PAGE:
The BJP has in fact evolved a unique strategy for gaining legitimacy among Dalits: they have aligned with small or regional Dalit-led political parties. For example, in the last general elections (2014), they aligned with Ramdas Athawale in Maharashtra, Ram Vilas Paswan in Bihar, inducted Udit Raj (who was the president of a self-floated, Indian Justice Party) and Kaushal Kishore (who was president of self-floated Rashtravadi Communist Party). In fact, in the recently concluded State Assembly elections of Bihar they tried to repeat this strategy to import Dalit leaders from outside, yet again. In Bihar, they brought in another Dalit party of Jitan Ram Manjhi, Hindustan Avami Morcha (HAM) along with Ram Vilas Paswan’s Lok Janshakti Party to garner Dalit votes and support. This however did not happen. Both the parties lost miserably winning one and two that is, in all 3 seats out of the 82 seats they contested between them.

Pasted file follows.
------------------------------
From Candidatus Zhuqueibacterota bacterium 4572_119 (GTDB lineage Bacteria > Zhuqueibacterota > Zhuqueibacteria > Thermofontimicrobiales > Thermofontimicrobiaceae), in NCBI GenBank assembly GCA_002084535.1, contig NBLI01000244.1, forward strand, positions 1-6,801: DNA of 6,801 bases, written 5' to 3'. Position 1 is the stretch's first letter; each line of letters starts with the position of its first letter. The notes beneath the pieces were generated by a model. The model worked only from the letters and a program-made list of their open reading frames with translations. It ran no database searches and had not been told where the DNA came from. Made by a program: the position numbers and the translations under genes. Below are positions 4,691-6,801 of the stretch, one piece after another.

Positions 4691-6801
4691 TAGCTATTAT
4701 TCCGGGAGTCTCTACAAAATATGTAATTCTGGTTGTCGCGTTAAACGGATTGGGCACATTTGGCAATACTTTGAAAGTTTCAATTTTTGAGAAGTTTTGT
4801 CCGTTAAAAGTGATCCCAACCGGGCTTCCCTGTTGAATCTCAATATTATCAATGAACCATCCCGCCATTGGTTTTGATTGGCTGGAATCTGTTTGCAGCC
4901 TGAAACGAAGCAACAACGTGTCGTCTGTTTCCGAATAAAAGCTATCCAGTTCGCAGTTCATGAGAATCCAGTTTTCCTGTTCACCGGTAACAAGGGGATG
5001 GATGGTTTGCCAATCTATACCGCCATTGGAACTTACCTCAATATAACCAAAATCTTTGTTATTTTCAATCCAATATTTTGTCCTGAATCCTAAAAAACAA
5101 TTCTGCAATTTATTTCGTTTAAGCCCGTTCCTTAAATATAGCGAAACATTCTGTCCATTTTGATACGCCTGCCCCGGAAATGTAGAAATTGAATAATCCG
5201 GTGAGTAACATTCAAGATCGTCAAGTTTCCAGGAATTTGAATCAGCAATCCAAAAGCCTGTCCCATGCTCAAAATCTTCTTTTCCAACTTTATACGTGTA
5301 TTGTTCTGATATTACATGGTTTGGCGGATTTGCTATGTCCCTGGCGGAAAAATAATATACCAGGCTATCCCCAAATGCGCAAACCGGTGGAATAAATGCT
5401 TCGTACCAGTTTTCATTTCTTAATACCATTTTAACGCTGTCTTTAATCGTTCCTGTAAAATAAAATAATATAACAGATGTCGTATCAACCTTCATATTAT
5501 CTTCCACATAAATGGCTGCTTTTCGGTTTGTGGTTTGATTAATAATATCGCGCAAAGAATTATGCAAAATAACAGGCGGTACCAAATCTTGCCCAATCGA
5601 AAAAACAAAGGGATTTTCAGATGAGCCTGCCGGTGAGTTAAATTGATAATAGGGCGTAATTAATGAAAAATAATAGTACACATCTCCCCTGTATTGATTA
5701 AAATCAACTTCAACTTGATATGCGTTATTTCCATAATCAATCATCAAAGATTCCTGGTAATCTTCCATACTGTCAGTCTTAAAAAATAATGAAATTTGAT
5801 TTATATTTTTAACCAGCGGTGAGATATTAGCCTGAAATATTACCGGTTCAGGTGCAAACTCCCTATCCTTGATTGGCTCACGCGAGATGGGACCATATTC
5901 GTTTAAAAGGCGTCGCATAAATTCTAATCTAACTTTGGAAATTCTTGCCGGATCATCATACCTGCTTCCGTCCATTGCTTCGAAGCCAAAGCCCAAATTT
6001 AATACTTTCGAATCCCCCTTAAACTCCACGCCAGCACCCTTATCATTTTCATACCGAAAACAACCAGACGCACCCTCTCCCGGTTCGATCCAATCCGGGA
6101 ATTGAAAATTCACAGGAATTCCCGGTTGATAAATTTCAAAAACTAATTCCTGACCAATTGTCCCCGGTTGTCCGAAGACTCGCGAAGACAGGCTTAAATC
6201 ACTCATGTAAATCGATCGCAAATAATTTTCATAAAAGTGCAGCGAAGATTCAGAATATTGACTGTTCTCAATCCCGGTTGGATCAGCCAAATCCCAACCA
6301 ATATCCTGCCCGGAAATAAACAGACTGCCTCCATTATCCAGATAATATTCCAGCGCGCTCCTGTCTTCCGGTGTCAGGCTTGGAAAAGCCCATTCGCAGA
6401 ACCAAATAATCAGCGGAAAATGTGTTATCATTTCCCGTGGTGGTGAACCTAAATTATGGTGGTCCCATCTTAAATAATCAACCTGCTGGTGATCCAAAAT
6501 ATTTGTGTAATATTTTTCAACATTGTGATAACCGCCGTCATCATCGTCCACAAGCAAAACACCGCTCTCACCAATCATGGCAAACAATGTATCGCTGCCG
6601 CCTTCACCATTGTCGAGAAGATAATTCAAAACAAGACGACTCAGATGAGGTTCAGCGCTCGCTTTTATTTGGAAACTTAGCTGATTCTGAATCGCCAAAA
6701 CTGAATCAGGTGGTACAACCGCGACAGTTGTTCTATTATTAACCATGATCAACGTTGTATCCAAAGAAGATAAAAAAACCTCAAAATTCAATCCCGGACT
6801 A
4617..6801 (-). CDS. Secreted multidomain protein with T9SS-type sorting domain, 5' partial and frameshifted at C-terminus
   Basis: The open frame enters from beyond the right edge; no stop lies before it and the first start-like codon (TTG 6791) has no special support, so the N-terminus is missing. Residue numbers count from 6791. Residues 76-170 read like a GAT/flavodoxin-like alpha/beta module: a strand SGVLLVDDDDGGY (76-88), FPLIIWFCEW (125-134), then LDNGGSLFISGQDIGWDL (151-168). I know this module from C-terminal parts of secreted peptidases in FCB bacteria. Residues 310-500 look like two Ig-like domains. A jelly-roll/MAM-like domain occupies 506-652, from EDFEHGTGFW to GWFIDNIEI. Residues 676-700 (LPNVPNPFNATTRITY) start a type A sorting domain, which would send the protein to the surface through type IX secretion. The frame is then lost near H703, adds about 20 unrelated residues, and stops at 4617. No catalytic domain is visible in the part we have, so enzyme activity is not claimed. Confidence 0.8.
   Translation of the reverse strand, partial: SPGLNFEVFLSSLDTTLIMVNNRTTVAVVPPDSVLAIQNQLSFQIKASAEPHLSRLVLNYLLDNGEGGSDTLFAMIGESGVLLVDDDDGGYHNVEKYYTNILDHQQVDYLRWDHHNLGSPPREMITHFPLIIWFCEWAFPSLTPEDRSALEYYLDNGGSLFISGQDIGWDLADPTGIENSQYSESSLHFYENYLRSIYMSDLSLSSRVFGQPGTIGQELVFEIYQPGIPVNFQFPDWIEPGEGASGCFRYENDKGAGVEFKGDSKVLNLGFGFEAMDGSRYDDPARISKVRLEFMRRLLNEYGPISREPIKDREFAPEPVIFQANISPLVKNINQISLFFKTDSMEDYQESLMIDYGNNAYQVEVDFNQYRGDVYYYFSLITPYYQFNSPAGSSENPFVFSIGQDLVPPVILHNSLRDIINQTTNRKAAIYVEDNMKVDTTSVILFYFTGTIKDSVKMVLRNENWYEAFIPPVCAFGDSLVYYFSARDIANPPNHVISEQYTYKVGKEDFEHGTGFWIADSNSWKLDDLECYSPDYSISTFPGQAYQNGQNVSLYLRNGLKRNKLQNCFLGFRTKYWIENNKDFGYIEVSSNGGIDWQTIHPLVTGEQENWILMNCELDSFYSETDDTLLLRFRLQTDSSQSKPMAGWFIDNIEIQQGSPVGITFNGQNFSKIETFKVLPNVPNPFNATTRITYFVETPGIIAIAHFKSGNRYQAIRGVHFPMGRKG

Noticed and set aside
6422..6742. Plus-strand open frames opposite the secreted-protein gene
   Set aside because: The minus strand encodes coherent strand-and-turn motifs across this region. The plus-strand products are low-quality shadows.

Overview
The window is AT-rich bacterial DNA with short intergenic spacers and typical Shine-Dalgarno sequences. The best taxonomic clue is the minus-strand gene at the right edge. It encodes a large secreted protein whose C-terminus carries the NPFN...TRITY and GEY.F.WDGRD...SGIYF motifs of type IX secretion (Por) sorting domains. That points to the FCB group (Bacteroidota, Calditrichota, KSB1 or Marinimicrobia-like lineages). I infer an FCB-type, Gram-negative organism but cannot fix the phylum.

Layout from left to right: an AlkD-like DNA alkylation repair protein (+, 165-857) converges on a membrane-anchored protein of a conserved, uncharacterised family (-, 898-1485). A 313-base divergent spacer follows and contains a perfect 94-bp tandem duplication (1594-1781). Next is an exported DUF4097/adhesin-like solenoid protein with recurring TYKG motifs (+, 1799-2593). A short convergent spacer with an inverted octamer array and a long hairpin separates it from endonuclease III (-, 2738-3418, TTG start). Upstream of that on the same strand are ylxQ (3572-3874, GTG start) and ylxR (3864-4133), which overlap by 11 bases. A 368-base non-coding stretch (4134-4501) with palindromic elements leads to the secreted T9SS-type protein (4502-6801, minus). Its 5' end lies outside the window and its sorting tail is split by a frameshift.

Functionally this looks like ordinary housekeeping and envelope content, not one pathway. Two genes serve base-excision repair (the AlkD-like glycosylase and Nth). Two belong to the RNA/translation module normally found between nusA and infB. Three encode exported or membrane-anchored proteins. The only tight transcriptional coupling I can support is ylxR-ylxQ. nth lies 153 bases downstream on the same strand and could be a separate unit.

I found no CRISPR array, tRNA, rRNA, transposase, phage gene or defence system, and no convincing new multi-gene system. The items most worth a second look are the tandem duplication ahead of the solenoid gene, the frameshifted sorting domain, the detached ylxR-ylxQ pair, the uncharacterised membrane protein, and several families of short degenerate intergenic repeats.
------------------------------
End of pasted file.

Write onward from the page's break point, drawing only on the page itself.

If we look at Maharashtra, although BJP is in power in the state, they conspicuously avoid projecting any Dalit leader from within their ranks with whom Dalits can or may identify. Instead they have roped in Ramdas Athawale, leader of RPI (A) as the BJP-Shiv Sena’s Dalit face. This can be easily inferred from the fact that it was he who was the only Dalit face visible in both ceremonies commemorating memorials to Babasaheb (within the nation and abroad) in which Prime Minister Narendra Modi also participated.

These ceremonies were organised for building memorials of Babasaheb, Dr. B.R. Ambedkar; one at Mumbai’s Indu Mill and the other at the house where Babasaheb lived on rent during his stay as a student of London School of Economics. The decision to buy this house was taken by the previous government and formalities were completed after the present government came into power in Maharashtra.